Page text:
Windows out, Linux in

While recent research from Gartner Dataquest shows that Linux server sales are up compared to Unix boxes, that's not the whole story when considering how much Linux is actually being used in enterprise networks.

Many vendors sell Linux servers preconfigured, but it is still not uncommon for savvy IT departments to build their own servers with Linux. And more often than not, it's a Windows-based server that's being blown away when Linux is installed on the hardware.

"I've bought plenty of servers from [major brand name] companies and wiped the drives clean in order to install Linux," says Jeff Davis, a systems programmer who works with a cluster of 320 Linux boxes at the oil company Amerada Hess in Houston.

This helps put recent Linux server sales numbers more in perspective. According to Gartner, Linux servers accounted for 4% of worldwide sales of all servers in 2002.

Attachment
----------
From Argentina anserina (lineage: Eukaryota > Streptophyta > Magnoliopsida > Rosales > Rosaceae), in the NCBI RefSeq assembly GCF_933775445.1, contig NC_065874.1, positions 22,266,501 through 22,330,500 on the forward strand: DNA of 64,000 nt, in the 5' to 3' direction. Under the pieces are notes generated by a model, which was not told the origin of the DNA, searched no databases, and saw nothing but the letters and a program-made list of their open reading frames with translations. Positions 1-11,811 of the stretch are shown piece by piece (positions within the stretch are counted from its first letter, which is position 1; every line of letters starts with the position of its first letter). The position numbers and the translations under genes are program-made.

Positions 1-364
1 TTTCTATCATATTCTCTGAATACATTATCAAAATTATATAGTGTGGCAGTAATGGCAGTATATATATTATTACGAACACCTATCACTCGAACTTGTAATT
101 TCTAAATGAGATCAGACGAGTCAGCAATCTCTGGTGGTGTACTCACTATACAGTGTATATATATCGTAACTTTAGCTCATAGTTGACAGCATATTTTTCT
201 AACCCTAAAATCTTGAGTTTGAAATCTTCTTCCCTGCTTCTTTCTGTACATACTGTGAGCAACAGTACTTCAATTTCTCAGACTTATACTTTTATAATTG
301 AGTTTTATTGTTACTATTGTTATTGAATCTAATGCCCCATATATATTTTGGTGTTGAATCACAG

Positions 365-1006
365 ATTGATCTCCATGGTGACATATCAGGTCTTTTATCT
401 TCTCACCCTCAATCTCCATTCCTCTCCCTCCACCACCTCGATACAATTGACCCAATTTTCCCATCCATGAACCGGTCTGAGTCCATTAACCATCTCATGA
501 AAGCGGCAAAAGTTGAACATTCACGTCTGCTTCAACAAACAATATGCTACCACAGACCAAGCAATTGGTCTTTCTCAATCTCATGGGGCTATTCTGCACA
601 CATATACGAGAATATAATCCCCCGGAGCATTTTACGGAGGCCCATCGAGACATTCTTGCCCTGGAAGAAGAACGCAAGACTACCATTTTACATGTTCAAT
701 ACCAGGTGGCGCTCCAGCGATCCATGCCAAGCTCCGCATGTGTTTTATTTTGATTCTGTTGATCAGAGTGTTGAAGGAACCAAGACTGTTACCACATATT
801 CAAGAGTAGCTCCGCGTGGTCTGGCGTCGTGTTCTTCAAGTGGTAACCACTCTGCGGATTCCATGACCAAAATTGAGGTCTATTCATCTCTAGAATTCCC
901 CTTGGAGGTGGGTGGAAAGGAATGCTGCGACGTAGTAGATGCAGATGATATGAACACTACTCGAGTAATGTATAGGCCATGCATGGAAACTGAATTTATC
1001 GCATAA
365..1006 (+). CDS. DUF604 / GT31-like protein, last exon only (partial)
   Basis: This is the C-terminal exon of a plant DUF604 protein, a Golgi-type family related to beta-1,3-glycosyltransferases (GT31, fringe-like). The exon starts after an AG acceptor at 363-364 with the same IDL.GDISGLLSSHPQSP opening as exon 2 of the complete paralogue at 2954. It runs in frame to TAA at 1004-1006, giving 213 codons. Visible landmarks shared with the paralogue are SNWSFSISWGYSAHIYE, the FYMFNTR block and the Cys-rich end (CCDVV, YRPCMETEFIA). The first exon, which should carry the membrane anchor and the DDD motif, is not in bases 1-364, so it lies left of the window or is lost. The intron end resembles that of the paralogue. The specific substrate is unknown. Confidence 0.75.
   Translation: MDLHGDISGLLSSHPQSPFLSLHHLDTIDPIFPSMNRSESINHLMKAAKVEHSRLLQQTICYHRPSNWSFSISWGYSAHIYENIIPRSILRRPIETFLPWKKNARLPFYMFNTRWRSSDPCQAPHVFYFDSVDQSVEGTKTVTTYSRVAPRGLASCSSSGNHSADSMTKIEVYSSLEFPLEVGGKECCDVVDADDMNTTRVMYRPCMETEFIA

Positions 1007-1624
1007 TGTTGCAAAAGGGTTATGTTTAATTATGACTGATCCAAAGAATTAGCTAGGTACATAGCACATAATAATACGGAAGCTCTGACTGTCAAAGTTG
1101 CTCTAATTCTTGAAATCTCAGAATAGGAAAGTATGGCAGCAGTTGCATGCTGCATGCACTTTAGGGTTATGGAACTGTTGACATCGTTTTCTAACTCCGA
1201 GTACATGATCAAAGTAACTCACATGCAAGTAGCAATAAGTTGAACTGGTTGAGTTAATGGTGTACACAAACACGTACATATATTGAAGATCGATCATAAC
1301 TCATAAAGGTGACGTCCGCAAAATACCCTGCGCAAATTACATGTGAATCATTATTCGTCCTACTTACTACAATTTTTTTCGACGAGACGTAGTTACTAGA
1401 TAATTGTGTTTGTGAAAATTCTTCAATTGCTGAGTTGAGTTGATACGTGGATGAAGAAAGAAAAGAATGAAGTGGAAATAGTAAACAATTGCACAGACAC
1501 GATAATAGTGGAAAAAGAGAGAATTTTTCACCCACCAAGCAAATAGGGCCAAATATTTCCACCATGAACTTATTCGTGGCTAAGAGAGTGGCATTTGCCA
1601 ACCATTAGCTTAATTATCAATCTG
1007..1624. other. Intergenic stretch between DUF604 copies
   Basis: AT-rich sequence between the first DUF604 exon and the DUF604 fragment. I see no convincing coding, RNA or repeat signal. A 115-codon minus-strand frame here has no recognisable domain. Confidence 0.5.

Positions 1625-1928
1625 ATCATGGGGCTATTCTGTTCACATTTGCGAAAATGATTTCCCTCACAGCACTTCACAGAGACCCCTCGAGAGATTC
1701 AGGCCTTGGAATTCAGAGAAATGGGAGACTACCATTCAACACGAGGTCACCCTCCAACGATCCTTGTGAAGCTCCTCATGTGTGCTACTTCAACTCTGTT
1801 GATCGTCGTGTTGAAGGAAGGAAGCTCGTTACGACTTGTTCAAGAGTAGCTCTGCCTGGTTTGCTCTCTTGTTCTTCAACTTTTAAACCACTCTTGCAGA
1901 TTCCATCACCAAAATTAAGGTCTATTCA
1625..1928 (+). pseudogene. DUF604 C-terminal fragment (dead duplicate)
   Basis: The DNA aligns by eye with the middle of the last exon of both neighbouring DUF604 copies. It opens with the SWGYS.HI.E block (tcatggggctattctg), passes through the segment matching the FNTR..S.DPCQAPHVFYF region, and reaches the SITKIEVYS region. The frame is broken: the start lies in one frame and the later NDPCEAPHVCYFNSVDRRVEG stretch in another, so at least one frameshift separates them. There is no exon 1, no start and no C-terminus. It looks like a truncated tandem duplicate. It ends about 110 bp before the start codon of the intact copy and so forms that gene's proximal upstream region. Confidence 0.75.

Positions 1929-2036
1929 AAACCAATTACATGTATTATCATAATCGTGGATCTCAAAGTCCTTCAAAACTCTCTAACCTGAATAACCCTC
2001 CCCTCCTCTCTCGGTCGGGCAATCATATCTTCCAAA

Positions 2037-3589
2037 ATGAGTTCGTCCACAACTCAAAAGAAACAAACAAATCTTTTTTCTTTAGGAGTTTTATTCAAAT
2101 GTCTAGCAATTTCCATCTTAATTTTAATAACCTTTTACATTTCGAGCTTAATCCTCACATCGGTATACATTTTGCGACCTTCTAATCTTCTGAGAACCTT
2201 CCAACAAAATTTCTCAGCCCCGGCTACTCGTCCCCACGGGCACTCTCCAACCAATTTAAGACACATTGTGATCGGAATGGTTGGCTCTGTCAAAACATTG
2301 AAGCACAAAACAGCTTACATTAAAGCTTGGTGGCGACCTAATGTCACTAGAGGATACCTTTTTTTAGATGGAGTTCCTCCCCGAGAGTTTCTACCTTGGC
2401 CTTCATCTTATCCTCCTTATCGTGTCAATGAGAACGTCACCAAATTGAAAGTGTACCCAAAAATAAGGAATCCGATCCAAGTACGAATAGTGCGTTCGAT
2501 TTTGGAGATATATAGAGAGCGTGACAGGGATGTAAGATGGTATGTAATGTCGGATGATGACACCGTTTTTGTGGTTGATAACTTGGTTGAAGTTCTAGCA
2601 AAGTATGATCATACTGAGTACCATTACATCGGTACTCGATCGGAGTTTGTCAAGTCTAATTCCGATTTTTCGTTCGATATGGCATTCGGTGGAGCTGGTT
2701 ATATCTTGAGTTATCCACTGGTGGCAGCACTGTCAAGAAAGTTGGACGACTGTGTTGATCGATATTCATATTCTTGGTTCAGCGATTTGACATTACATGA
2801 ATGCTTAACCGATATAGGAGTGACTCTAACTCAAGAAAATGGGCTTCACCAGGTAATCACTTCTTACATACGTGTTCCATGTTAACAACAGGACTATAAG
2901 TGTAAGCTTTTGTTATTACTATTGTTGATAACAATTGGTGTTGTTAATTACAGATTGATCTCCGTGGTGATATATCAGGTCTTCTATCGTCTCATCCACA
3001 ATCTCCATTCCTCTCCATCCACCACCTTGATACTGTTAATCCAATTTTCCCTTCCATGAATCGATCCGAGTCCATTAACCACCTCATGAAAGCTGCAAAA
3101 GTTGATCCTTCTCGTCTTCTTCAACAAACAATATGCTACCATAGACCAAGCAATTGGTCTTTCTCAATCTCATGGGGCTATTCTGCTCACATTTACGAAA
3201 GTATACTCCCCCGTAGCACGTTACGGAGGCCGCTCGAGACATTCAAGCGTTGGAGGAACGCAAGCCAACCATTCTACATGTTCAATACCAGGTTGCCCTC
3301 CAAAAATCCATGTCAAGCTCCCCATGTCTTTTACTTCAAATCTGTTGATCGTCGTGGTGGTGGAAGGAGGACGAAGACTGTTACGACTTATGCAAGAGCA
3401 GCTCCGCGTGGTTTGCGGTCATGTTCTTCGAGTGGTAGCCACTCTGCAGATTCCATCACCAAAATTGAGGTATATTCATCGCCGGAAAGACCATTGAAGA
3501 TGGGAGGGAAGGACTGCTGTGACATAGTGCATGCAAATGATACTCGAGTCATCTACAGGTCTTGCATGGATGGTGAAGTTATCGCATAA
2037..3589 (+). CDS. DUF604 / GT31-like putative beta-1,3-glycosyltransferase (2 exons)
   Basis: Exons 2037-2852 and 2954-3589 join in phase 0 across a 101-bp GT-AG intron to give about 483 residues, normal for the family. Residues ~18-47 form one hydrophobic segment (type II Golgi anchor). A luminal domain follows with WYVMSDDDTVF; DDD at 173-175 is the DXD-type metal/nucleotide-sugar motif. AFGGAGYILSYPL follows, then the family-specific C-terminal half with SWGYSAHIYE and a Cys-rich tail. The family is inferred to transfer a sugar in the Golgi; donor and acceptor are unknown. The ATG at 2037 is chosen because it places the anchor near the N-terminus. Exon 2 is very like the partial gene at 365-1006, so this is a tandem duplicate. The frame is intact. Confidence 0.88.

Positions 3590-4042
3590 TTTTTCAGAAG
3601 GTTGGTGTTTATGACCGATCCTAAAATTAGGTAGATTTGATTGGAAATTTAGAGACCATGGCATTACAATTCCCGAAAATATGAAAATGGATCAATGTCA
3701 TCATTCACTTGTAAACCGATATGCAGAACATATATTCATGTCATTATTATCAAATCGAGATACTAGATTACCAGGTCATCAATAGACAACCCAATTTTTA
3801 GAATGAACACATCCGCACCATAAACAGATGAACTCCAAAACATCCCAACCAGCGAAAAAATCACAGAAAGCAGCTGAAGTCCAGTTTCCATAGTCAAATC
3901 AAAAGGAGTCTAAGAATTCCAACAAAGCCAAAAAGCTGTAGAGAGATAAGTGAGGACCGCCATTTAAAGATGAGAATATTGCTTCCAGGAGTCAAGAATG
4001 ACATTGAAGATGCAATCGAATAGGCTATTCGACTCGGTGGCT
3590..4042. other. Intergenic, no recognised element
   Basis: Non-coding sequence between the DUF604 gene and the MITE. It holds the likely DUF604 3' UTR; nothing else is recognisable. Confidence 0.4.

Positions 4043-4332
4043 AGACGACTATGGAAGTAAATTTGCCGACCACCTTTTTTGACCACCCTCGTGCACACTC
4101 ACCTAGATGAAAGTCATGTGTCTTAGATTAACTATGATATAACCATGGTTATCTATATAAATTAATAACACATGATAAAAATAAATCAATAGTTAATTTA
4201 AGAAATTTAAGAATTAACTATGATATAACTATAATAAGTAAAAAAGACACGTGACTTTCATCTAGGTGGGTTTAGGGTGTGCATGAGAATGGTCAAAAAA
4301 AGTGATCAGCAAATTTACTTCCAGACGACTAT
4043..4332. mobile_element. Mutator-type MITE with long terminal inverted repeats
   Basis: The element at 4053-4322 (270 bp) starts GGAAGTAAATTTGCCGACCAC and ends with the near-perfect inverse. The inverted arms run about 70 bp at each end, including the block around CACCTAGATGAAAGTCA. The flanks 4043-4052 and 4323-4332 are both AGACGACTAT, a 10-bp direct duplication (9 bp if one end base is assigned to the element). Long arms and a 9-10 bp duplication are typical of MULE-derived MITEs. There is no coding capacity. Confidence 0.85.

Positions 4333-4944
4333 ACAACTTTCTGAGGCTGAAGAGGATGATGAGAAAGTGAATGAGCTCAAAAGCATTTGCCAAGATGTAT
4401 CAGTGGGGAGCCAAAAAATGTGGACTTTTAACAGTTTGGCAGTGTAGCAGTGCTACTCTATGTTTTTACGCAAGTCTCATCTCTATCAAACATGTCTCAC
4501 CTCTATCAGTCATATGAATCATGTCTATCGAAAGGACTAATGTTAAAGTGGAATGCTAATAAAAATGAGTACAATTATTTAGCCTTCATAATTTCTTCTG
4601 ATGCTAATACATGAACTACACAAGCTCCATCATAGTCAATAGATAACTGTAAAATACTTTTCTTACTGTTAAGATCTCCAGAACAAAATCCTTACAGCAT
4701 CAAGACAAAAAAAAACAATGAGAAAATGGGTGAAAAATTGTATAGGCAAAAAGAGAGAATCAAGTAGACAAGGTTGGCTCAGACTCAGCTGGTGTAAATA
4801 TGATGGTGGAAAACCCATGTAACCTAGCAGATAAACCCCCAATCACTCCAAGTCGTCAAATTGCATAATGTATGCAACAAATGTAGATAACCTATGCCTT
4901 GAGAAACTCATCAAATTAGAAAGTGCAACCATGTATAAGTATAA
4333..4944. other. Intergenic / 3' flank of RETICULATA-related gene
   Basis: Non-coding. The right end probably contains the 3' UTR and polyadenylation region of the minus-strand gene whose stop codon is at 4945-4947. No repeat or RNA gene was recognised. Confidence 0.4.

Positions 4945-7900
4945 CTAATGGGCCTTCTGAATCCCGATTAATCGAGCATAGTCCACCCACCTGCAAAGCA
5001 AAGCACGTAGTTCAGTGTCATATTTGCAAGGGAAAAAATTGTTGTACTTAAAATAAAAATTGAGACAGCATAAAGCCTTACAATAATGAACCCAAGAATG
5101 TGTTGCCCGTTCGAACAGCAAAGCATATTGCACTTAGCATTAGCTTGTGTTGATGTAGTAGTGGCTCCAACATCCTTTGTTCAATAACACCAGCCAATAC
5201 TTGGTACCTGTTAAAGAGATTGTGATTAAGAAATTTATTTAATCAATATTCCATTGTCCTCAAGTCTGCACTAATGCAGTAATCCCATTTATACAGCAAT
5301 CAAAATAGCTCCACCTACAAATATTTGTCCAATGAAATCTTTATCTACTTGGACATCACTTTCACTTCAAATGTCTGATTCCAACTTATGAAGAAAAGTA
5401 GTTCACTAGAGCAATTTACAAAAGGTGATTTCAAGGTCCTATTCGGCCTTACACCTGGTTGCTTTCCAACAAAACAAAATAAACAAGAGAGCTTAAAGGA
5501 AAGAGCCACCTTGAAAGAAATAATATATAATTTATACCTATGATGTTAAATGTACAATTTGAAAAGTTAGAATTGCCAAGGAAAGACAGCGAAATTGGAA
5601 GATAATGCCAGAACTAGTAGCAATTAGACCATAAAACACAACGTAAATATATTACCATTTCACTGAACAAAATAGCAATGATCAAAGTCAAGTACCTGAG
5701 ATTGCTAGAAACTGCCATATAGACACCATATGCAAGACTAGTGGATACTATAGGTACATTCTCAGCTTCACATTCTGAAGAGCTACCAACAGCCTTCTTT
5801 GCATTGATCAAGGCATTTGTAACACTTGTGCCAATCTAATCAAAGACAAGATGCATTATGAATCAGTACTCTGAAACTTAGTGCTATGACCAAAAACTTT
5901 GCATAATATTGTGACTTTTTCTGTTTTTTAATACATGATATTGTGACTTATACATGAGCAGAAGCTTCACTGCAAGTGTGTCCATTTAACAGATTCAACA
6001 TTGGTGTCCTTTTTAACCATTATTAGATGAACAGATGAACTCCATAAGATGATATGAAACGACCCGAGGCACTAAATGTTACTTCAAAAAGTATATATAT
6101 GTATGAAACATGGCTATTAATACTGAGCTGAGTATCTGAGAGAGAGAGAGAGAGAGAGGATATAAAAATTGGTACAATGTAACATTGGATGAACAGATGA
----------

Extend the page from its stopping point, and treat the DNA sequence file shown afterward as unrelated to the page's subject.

Another Linux user also pointed out to me that there's more to the Linux usage story than the server sales statistics would suggest. This user's company spent in the low six figures on server hardware that's actually being used to run Linux but shows up on the books as Windows server revenue.

"The servers are from Dell and came with licenses for Windows, and Dell seems to have no record of the fact that they are used for Linux," the user says, adding that when he has called Dell, customer service representatives have asked "Which version of Windows are you running?"

"I expect the number of servers purchased for running Linux to be at least twice the number of servers that had it preloaded," this user adds.

While sales of servers shipped with Linux accounted for around 4% of all servers, another researcher, IDC estimates that Linux is the second-most shipped boxed operating system software after Microsoft Windows.

If you also consider that that open-source licensing allows users to (legally) install a single Linux server copy onto multiple machines, the amount of Linux usage vs. Linux server revenue could be even more disparate.

"That's one of the nice things about Linux," says Amerada Hess's David. "You can put one copy on more than one machine, which can keep the cost down."

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